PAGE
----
Last week I took Malcolm his mail. In that mail was a letter threatening imminent eviction from the Department of Housing. This is not the first time such an event has happened. Sure, in his circumstances it has been hard for Lord Malcolm to always pay his rent on time, as this has involved physically going to a post office, and was further complicated by a constantly shifting set of conditions regarding the fact Lord Malcolm worked whenever he could and was on sickness benefits only when he really needed to be. This made it hard for him to know exactly how much was owing. He asked the relevant officers to fix this, but so far this has not really happened. One would think both Centrelink and the Department of Housing would have noted these circumstances on his file. The social worker at the Hospice is on the case as I write this, and has told Lord Malcolm the eviction notice is “just a form letter”, and I do hope it will be cleared up satisfactorily. Lord Malcolm, going on past experience, is less sanguine.

The point is though that the letter should not have been sent in the first place. Lord Malcolm (who has given me permission to write this entry) says he hopes they realise the distress they are causing to someone in his condition and placed where he is. He certainly hopes to return home when he can. He further hopes there will be a home to return to.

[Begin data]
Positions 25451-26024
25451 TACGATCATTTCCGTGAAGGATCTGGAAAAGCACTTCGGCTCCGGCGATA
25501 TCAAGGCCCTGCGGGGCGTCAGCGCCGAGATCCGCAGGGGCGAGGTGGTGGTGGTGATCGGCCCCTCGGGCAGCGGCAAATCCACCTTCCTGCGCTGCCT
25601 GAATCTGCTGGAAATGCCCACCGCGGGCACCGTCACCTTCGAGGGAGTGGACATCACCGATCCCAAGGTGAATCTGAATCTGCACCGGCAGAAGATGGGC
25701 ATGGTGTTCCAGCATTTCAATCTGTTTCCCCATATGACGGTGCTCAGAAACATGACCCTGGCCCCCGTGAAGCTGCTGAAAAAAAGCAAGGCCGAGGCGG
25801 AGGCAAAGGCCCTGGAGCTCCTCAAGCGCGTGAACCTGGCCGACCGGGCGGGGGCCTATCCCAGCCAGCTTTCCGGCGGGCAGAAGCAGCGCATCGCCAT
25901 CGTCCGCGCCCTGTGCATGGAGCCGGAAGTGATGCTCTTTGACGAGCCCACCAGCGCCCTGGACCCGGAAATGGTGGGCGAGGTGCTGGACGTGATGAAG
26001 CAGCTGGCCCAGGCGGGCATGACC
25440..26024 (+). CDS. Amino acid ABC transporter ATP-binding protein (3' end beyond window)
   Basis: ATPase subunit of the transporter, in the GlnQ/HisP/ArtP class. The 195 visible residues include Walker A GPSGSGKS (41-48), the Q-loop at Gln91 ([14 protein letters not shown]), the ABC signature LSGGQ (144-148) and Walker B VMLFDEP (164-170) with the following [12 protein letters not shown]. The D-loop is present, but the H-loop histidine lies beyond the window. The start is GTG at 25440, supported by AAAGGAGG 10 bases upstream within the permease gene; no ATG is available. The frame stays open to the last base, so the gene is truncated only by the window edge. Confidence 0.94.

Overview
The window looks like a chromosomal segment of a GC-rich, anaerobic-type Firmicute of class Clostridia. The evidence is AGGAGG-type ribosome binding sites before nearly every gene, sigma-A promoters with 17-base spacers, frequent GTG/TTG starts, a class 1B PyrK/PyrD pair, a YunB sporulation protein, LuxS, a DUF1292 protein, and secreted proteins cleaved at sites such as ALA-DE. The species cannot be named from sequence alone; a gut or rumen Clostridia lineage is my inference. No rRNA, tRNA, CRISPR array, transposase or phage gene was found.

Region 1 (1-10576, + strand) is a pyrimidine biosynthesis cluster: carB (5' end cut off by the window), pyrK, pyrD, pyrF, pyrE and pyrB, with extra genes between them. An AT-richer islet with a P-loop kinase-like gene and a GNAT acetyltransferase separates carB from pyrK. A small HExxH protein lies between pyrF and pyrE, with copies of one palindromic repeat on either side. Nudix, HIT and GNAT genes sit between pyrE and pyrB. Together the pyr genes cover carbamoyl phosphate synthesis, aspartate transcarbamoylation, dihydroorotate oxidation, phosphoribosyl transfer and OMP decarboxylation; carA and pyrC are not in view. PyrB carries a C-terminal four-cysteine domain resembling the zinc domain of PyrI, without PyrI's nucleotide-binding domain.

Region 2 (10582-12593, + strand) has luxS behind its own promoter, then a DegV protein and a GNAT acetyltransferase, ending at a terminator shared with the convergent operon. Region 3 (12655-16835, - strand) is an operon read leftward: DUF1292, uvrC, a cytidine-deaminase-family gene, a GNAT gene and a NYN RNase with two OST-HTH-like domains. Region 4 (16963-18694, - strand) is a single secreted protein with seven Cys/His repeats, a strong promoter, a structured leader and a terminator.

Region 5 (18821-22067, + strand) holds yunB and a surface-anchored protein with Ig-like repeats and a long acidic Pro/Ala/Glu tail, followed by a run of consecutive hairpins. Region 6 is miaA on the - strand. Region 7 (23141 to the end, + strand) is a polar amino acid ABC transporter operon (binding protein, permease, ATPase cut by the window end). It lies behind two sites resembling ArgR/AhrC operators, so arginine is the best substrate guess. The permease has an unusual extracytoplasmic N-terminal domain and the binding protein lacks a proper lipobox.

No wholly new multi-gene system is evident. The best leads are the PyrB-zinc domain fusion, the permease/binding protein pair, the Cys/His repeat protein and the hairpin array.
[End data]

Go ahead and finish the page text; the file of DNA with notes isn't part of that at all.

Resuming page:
The letter says:

You are required by the landlord to give vacant possession by 8th April 2007…

I am referring, with some details of real names and addresses, this post to: Clover Moore, our state member of Parliament and also Lord Mayor of Sydney; the Minister for Housing NSW; The South Sydney Herald.

4.30 pm

The South Sydney Herald will run the story in the April edition unless some sign of resolution occurs in the next day or two.

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2 responses to “Lord Malcolm and the heartless bureaucrats…

  1. marcelproust

    March 26, 2007 at 4:38 pm